“Paper Tiger” report shows new EU biomass rules greenlight increased forest destruction

Analysis supports appeal of lawsuit against EU on forest biomass

For Immediate Release July 6, 2020 Contact: Mary S. Booth, Partnership for Policy Integrity | mbooth…at…pfpi.net

– A new report, Paper Tiger: Why the RED II biomass sustainability criteria fail forests and the climate, explains how the EU’s Renewable Energy Directive provides cover for continued logging, GHG emissions, and forest damage from biomass harvesting

– Applicants in the EU Biomass Case appeal the EU Court’s decision on standing, launching new defense of forests after initially being denied access to justice

BRUSSELS – A new report by the Partnership for Policy Integrity (PFPI), Paper Tiger: Why the RED II biomass sustainability criteria fail forests and the climate, provides a scientific and legal analysis of why “sustainability” protections in the EU’s recast Renewable Energy Directive (RED II) provide cover for continued logging, GHG emissions, and forest damage from biomass harvesting.

The report expands on the core arguments in the EU Biomass Case brought against the EU Council and Parliament March 4, 2019, that challenged inclusion of forest biomass for renewable energy in the RED II.

The case was rejected without a hearing on May 6, 2020, on grounds that the applicants did not have standing to sue. Barristers who brought the case filed an appeal of the standing decision on July 2. Mary S. Booth, director of PFPI, was science advisor on the legal case and authored the report. “Policymakers claim the sustainability criteria in the RED II are protective, but in reality the provisions are a complicated web of words that will do nothing to stop the most damaging biomass practices that are ongoing today. Even if the criteria had any teeth, they would have little effect, as the RED II exempts the overwhelming majority of biomass burned in the EU from meeting the criteria.” Counting wood burning toward the EU’s renewable energy targets is controversial. Burning wood emits more CO2 than fossil fuels per unit energy, and as acknowledged by the European Commission’s own scientists, net CO2 emissions persist for decades to centuries.

Despite this, the RED II treats burning wood as having zero emissions in the Renewable Energy Directive and allows it to qualify for renewable energy subsidies, which cost Europeans over €6.5 billion per year. About half of wood harvested in the EU is burned for energy, providing over a third of the energy counted toward EU renewable energy targets.  Even wood burned for household heating counts toward the targets, even though wood heating is one of the leading causes of air pollution in the EU, which currently kills about 500,000 people per year. Some of the wood qualifying toward renewable energy targets appears to be illegally harvested, including from protected areas.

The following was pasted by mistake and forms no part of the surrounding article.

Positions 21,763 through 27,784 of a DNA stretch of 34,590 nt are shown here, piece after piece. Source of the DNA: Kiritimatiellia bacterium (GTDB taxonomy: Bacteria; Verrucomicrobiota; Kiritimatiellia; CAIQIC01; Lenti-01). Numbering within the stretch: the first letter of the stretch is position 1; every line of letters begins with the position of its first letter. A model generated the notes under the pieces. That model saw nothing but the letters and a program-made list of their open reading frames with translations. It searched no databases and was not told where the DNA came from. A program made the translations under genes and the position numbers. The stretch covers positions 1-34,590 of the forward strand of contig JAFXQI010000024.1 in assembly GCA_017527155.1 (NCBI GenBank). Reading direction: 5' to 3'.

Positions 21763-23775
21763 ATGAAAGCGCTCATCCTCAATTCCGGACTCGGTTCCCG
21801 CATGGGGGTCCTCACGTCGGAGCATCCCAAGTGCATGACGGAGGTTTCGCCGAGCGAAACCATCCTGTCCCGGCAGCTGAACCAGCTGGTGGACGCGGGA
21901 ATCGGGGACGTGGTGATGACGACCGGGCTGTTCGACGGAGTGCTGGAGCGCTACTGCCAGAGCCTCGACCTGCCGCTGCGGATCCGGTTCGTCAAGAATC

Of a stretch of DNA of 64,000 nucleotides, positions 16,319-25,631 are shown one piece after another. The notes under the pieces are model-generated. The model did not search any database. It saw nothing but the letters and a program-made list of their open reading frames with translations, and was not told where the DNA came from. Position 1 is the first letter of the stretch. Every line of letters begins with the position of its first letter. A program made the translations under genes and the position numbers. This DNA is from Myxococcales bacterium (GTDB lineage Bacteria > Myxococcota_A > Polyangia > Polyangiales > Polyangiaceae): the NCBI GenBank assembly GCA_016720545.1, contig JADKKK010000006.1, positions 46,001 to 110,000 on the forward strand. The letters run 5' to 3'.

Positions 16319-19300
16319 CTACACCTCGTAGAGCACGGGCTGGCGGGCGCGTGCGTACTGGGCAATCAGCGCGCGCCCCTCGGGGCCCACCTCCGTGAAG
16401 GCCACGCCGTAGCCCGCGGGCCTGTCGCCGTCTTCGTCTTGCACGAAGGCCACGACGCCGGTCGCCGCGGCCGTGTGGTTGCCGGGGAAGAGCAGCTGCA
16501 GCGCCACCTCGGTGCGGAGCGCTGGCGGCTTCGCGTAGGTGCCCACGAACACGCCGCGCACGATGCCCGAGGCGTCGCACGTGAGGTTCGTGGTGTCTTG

The biomass case, brought in March 4, 2019, challenges the EU’s reckless policy of promoting forest biomass as zero-carbon renewable energy. The claimants were denied access to the Courts on May 6, 2020 due to the EU’s draconian rules on ‘legal standing’. Standing rules govern whether a person or organisation has the right to have their case heard by the Courts and, over many years, have barred many claims by EU citizens in relation to environmental issues.

The report and appeal are timely as the EU is engaged in a major effort to create and overhaul legislation addressing both the climate and biodiversity crises. The urgency of slowing forest cutting is highlighted by a new study by the EU’s own Joint Research Centre revealing the shocking statistic that loss of forest biomass in the EU increased 69% in 2016 – 2018 compared with 2011 – 2015, and the area harvested increased by 49%.  

The PFPI report gives a menu of policy reforms that the EU and member states could enact to reduce use of forest biomass.  Speaking of the Joint Research Centre study, Mary Booth said “This kind of hollowing out of forests is the hallmark of biomass extraction, because creating markets for so-called “low value” wood means literally every stick can be chipped up and sold as fuel. The EU needs a climate policy that puts forests first. They can start by taking forest biomass out of the Renewable Energy Directive, but if they don’t initiate meaningful reform, member states can themselves stop paying subsidies for burning forest wood.” See the report here.

Background on Biomass Case  The EU Biomass Case challenges the legality of burning forest biomass under the Renewable Energy Directive (RED II). It was brought by applicants from Estonia, France, Ireland, Romania, Slovakia and the US who have suffered harm from logging and biomass burning, and anticipate future impacts as financial support for bioenergy continues to soar. The applicants represent areas that have been particularly hard hit, where some of Europe’s last remaining primeval forests are being intensively logged, and as far afield as the US Southeast where natural forests are being clear felled and burned in EU powerplants. PFPI (US), Center for Climate Integrity (US), Fern (EU), and The Lifescape Project (UK) supported the case. The case was brought by Leigh Day, with offices based in London.